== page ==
Let's stipulate that however silly Libertarians may be, and however much they might desperately want the future to feature only private sidewalks and for Soylent Green to be purchased exclusively with Bitcoin or Ethereum, they are not as batshit crazy and unhinged as Donald Trump, Hillary Clinton, and the two parties and movements they represent. Yes, we libertarians (big L and small l) like comic books and science fiction and have people who show up at national conventions wearing boots on their heads and strip down to thongs and argue over whether such unannounced nudity contravenes the non-aggression principle. Dunno about you, but when I look at a future in which I can be hanging out with the likes of Ted Cruz and Mike Huckabee or Elizabeth Warren and Anthony Weiner or with Vermin Supreme and James Weeks II, I'm happy to choose the latter pair every time.
I think it's effectively impossible that Johnson and Weld will win in the fall, but that's also not the real endgame here either. As I write in a new Daily Beast column, the important thing is to change the general direction in which politics is headed. To the extent that the two major parties are having problems, it's because of who they are and what they represent. Each of the parties is still locked into a mind-set where its people should control large areas of your everyday life—how you do business, say, or whom you can marry. Those days are over for pragmatic reasons (thanks to technology, it's easier than ever to route around government and just get on with your life) and to changes in belief systems (we really are a more live-and-let-live nation, thank god).
Politics is a lagging indicator of where America is headed as a country. For the past half-century or so, we've been trending to greater and greater freedom and possibilities of how to live our lives. We are more comfortable with choices about what to eat, whom to marry, where to live, how to learn, how to express our values through our work and social commitments, and so much more. There is a reason why our identification with the two major parties has been falling over that same time frame: The Republicans and Democrats exist only in yesterday's America and fewer and fewer of us want much to do with such hollowed-visions that only 29 percent identify as Democrats and just 26 percent as Republicans.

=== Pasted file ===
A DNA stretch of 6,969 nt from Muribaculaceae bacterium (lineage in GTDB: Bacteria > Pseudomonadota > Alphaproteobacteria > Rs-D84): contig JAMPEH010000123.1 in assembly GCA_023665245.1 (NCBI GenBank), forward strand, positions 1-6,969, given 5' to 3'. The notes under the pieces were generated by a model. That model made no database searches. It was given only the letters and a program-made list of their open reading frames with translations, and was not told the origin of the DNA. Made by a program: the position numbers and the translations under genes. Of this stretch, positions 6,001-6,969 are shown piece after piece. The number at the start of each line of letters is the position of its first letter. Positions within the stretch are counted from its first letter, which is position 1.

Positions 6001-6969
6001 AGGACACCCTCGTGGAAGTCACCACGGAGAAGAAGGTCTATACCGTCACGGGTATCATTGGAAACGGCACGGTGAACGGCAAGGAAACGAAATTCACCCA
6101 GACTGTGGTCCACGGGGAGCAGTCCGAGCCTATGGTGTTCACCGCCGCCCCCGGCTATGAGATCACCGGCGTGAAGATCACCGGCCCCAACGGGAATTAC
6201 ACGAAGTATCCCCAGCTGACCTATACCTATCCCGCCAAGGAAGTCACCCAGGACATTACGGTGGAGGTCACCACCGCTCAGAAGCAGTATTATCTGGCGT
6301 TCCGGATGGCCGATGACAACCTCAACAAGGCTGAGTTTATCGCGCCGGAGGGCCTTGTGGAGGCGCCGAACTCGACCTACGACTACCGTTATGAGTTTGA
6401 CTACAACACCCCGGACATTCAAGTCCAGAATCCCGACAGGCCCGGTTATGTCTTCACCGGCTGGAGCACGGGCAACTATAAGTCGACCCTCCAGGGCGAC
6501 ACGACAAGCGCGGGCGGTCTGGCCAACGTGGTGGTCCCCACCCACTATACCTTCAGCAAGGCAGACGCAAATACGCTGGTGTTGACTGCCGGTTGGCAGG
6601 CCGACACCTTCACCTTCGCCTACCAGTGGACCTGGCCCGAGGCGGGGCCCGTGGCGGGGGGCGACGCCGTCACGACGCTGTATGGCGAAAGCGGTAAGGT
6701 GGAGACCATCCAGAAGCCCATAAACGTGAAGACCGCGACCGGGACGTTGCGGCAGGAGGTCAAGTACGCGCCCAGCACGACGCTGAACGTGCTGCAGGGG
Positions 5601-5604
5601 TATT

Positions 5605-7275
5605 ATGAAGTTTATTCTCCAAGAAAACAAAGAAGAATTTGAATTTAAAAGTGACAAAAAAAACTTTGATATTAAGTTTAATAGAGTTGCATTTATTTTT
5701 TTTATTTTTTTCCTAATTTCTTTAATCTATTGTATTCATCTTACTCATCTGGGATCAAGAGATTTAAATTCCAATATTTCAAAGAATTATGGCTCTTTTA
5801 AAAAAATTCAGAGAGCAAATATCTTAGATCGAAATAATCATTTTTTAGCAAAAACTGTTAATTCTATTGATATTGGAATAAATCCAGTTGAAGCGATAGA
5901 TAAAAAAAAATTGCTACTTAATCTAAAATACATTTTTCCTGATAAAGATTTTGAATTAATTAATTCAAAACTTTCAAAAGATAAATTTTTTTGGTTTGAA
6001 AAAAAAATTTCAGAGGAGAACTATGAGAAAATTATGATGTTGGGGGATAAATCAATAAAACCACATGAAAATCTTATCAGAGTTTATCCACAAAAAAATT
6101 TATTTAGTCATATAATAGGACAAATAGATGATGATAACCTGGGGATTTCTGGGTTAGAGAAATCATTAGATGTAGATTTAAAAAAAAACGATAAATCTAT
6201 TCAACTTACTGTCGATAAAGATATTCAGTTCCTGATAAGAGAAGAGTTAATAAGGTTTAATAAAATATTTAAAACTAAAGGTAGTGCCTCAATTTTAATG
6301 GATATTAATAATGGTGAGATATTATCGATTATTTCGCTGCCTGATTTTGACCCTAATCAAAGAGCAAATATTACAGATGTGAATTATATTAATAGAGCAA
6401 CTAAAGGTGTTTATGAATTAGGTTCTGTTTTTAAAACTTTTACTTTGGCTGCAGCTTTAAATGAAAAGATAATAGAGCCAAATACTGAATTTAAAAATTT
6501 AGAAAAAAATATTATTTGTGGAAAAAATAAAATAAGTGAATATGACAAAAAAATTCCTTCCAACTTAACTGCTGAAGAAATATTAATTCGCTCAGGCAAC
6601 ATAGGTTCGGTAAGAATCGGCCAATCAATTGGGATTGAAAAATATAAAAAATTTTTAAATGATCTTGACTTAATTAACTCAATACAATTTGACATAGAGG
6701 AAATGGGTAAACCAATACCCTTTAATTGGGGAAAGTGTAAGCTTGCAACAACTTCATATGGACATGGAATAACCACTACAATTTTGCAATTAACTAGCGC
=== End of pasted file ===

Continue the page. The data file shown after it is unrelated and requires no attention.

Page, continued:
Johnson and Weld and the Libertarians won't win this time around. Even a post-Kardashian, post-body-shaming America isn't quite ready for a striptease performed at a national convention.
But everything they stand for, and that the American people are demanding—more peace around the globe, more choice here at home, the ability to innovate and speak freely—will be absorbed either into both major parties, or by whatever replaces them.
So go ahead and make the Dungeons and Dragons jokes (remember when Al and Tipper Gore freaked out over that back in the 1980s, when they put two Prince songs on the Parents Music Resource Center's "Filthy Fifteen"?), the Star Wars cantina band jokes, and drone on about how important it is that we make Uber more expensive or just it ban it outright and how we really need to bomb more countries because it's all been working out so well and oh my god, don't even get me started about the gays and the trans people taking over all the bathrooms…
You're welcome to your own world, liberals and conservatives, but sooner or later (and whether you realize it or not), you'll be living in a libertarian world that is freer, fairer, and more fun than ever.